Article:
Two Republican senators turned racism charges against the filibuster by Democrats against them, asking why Senate Democrats previously used the measure to block Sen. Tim Scott’s, R-S.C., police reform bill.
Democrat calls to end the use of the filibuster have grown since they have taken control of the majority in Congress, with the aim of pushing through a liberal legislative agenda.
Senate Majority Leader Mitch McConnell, R-Ky., and Sen. Ben Sasse, R-Neb., responded to the racism charges in floor speeches on Tuesday, pointing out that the Democrats had used the filibuster to kill Scott’s police reform bill, the Justice Act.
McConnell slammed the Democrats for the “fake history” they have been pushing in regards to the filibuster, and slammed the party for using “the filibuster to kill Sen. Tim Scott’s police reform and anti-lynching bill.”
“If our Democratic colleagues really believe what they’re saying, did they themselves use a racist tool against Sen. Scott’s police reform bill last year?” said McConnell. “Did they use a racist relic when they delayed the CARES Act or blocked legislation to protect unborn babies who can feel pain?”
“Or is our colleagues’ story that the filibuster was not an offensive relic as recently as last summer, but magically became an offensive relic the instant Democrats came to have a majority?” added the Republican Leader.
Sasse also took a dig at the Democrats for their racism charges against the filibuster during his speech on the Senate floor, pointing out they called the filibuster “an essential American institution that forced compromise.”
“But now that it can be occasionally used to resist a 51-50, strict majoritarian exercise in power, it’s supposedly exclusively a relic of slavery and a tool of Jim Crow,” Sasse said. “It’s nonsense, and the people saying it know that it’s nonsense.”
Sasse pointed out that the Democrats had used the filibuster last year and “weren’t racist” when they used it. He then called the racism charges used in calls to end the filibuster “BS that’s been focus-grouped.”
The Nebraska senator also gave a grave warning that ending the filibuster would “be the end of the Senate.”
“They used the same rule last year, and you weren’t racist when you used the rule last year,” said Sasse. “This is BS that’s been focus-grouped and particular bills are being used as an excuse to grab power that won’t just be for this bill – it’ll be forever.”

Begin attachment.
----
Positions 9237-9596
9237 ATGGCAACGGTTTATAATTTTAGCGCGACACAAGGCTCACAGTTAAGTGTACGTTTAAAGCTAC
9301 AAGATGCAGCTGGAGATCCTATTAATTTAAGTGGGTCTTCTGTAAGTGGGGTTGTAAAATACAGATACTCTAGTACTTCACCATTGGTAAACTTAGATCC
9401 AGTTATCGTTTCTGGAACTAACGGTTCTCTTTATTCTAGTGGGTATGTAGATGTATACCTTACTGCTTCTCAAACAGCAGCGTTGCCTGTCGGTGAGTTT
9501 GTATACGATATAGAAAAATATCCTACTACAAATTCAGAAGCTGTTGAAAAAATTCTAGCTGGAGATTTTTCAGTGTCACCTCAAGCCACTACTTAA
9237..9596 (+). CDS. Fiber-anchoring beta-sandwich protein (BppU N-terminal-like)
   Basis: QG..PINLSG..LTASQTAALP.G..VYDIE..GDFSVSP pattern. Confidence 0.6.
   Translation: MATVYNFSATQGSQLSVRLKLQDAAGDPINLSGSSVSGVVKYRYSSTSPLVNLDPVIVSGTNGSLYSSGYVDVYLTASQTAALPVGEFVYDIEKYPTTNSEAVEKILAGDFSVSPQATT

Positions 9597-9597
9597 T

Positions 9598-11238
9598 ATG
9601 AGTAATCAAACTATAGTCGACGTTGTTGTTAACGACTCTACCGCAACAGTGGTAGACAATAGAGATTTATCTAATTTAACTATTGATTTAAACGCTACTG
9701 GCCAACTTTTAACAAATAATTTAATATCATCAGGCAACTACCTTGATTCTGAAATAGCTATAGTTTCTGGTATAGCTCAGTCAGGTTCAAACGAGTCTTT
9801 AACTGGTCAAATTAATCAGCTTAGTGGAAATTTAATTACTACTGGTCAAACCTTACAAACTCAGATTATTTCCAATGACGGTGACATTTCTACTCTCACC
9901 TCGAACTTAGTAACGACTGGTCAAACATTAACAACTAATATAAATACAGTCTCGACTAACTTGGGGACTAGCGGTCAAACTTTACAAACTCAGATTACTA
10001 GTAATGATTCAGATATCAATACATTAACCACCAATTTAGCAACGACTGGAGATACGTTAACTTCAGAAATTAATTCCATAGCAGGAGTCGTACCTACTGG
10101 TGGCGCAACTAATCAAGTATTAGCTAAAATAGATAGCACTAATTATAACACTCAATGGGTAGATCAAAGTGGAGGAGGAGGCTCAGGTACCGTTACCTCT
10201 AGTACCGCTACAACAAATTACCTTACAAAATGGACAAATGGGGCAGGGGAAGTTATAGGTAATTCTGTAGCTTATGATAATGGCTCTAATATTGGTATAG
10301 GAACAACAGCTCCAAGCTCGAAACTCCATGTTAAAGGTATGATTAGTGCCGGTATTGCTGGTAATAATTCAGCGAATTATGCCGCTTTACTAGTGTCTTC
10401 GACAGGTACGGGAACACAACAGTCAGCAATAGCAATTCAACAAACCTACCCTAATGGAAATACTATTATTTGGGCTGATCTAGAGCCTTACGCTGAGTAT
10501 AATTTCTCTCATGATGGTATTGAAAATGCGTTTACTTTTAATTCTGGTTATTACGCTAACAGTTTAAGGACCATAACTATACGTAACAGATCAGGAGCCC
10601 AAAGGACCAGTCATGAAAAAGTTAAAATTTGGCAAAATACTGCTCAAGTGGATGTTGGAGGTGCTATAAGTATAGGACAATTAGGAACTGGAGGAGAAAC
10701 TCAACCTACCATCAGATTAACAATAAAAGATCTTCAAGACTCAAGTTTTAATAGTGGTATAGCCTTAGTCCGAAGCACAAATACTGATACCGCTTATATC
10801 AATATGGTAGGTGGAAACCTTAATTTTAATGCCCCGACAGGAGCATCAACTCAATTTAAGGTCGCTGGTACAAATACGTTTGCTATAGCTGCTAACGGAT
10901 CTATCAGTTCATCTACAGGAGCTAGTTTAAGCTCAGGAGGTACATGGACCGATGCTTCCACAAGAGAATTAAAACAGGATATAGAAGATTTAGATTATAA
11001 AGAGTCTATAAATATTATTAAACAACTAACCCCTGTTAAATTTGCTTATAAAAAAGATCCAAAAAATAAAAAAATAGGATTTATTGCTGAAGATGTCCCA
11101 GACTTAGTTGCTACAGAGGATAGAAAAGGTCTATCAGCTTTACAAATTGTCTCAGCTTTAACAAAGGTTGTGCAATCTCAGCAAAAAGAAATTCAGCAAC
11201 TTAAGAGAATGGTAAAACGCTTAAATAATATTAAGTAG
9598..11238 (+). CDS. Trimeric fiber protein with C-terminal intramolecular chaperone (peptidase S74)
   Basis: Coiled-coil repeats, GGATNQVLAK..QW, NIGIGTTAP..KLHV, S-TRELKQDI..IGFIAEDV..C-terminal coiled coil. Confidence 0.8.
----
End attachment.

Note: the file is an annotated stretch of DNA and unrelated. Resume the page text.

“It’ll be the end of the Senate,” warned Sasse.
Sasse then ripped the Democrats for the racism charge against the filibuster, asking them if the filibuster was “really a tool of Jim Crow when it was used against Tim Scott last year?”
“I don’t think so, and I don’t think any of you think so,” Sasse blasted Senate Democrats. “If somebody wants to come to the floor and repent of their racism for having used the filibuster last year, please do.”
“But it isn’t what was happening, so stop with the nonsense rhetoric that’s just for an MSNBC soundbite tonight,” added Sasse.
Scott, who is Black, described the blocking of the Justice Act last year as “race politics at its worst.”
The South Carolina senator said last year that the Democrats didn’t believe that the GOP “would produce a quality product.”
“What actually happened was that the Democrats did not believe that we would produce a quality product. Once we produced it and then president put icing on the cake [and] came up with executive order that even the liberal commentators said this was a real, meaningful executive order, I think they took a leap back because they don’t want [former President Donald Trump] to have a victory on another serious issue confronting the minority communities,” Scott commented.
“This is pure, pure race politics at its worst,” he added.
Last week, progressive Sen. Elizabeth Warren, D-Mass., claimed the filibuster was racist in an interview with Axios.
“The filibuster has deep roots in racism, and it should not be permitted to serve that function, or to create a veto for the minority,” Warren said. “In a democracy, it’s majority rules.”
Senate Majority Whip Dick Durbin, D-Ill., attacked the filibuster last week, flipping on his previous position, and said on Monday that he was posing “a challenge to senators in both political parties” to prove that “under the current rules, with the filibuster requiring 60 votes, that we can actually produce something.”
Fox News’ Talia Kaplan contributed to this report.